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Subject: Fields of Fire: Deep, Playable, Innovative and Often Confusing rss

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Steve
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I recently purchased Fields of Fire, a solo only winter GMT wargame release. I’ve played about 4 missions of the game, all in the WWII era, and I think I can safely say that it is a game of interest for some individuals here, with some major qualifications. I cannot stop playing it and have been playing it most nights for the past week or two.

It has the strongest narrative of any game I've ever played. We talk a lot about narrative on the F:AT, but this really is the ultimate form of narrative in a game, through a simulation. I can remember 3-4 amazing, movie quality (not in an action hero way) moments in my mind's eye from my last game as I sit here. It presents a viewpoint on combat that is far, far different than anything I've ever played. And not in a gamey way a la Combat Commander. It also has an insane amount of replayability. Having 3 eras, WWII, Korea and Vietnam, that all play differently in the box means there is a lot of gameplay to be had.

I am still not sure I can recommend it in good faith to most here, however. But if the description sounds interesting, and you do not mind doing some major rules wrestling to get there, you will find a very rewarding game. It seems I am always writing these wargame reviews for BGG and F:AT---fight through the rules and you will be rewarded. Nevertheless, I think good design ideas should be rewarded and are worth fighting for. Fields of Fire counts as one of those designs.

What is the Game About?

Fields of Fire is essentially a solo tactical game, designed by Ben Hull, who has experience commanding in the Marines. Units represent squads and individual assets (heavy machine gun, artillery observer, etc). The player sets up the terrain, then comes up with a plan and assigns assets for his given forces (an infantry company, usually). The player then attempts to accomplish whatever the goals are (attacking, defending or patrolling) against an uncertain enemy in a given time.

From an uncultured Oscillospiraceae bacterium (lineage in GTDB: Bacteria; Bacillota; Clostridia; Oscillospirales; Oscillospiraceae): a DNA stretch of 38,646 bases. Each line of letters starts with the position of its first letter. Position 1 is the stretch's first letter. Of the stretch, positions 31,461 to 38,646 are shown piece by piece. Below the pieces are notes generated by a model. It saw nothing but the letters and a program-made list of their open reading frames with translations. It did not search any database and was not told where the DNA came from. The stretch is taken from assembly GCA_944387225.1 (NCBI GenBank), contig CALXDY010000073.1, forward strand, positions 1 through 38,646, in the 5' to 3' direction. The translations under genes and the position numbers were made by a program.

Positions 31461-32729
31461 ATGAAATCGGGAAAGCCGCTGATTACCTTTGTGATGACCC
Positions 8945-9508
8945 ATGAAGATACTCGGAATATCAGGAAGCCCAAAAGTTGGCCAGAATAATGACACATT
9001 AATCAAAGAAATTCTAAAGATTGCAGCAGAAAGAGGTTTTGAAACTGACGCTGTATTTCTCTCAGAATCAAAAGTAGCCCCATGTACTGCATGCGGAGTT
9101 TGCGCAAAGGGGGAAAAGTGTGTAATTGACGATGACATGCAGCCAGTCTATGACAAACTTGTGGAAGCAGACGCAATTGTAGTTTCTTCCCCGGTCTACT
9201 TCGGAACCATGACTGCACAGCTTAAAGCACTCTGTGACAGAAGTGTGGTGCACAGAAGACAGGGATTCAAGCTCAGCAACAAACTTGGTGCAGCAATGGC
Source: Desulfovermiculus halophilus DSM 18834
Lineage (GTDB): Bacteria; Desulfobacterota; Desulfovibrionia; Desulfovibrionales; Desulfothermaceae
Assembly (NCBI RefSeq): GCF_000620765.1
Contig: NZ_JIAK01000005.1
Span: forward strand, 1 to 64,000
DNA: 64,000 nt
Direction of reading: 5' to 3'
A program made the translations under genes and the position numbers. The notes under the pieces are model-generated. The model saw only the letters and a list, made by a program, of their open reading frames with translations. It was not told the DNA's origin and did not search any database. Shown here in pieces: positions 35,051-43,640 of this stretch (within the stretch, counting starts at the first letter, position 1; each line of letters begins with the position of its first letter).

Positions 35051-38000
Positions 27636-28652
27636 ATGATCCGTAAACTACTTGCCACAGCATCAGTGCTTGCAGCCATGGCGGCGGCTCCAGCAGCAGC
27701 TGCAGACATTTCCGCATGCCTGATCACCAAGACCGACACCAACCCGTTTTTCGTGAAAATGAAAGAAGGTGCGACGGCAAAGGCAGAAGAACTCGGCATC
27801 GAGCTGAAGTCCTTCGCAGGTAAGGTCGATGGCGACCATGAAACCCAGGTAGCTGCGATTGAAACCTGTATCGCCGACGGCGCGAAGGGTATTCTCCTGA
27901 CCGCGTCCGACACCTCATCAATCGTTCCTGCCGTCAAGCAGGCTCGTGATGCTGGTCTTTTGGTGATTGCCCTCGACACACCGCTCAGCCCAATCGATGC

There is no traditional map. In fact, the map is generated at the beginning of the mission dynamically by drawing terrain cards and placing them on the table. Each war has a different terrain deck (Vietnam has lots of jungles and nasty terrain, while Normandy has a lot of bocage and farmhouses). The map can be drastically different from mission to mission, even when replaying the same mission. You might draw a mostly forest and bocage Normandy mission, or you might draw more urban farmhouses and villages.

The enemy forces are similarly dynamically created; there is no simple mission scenario setup or anything of that nature. Enemies are simulated not by placing enemies on the board at the start, but through placing various strength potential contact markers. These resolve differently whether you attack or defend. Resolving a contact chit means the potential of enemies appearing in cards. The placement and units vary dramatically. You may resolve several markers without any enemy forces appearing but it is more likely forces will appear in front of you and begin firing on you, oftentimes unobserved. There is a rhyme and reason to encounters, however, as dangerous markers yield enemies far more often and tend to produce more dangerous unit types.

Combat results and the like are handled by a similar mechanism to the legendary game Up Front. No dice. There is a card deck that has various random indicators on it, a random number generator for truly random draws, and various icons on the cards that indicate things such as the results of hits, if shots hit. Etc, etc. All attempts to follow orders and act are handled with this deck. This means lots of reshuffling, which is a definite annoyance of the system. And unlike Up Front, which has a truly massive action deck that takes a while to cycle through, Fields of Fire has a much smaller deck that you burn through quickly and reshuffle.

A Simulation of Commanding, Not Controlling

I must say Fields of Fire is quite a unique experience. In particular, it has a singular viewpoint of combat that bears no resemblance to current tactical wargame systems (ASL, Company of Heroes, Combat Commander, etc). That viewpoint is command, not control. Everybody who plays wargames constantly talks about command, what it means and how it is one of the most important things in simulating war. But in practice, command generally just means units have to be X number of hexes from a commander or, more commonly, the leader adds combat power to the army since he is so smart.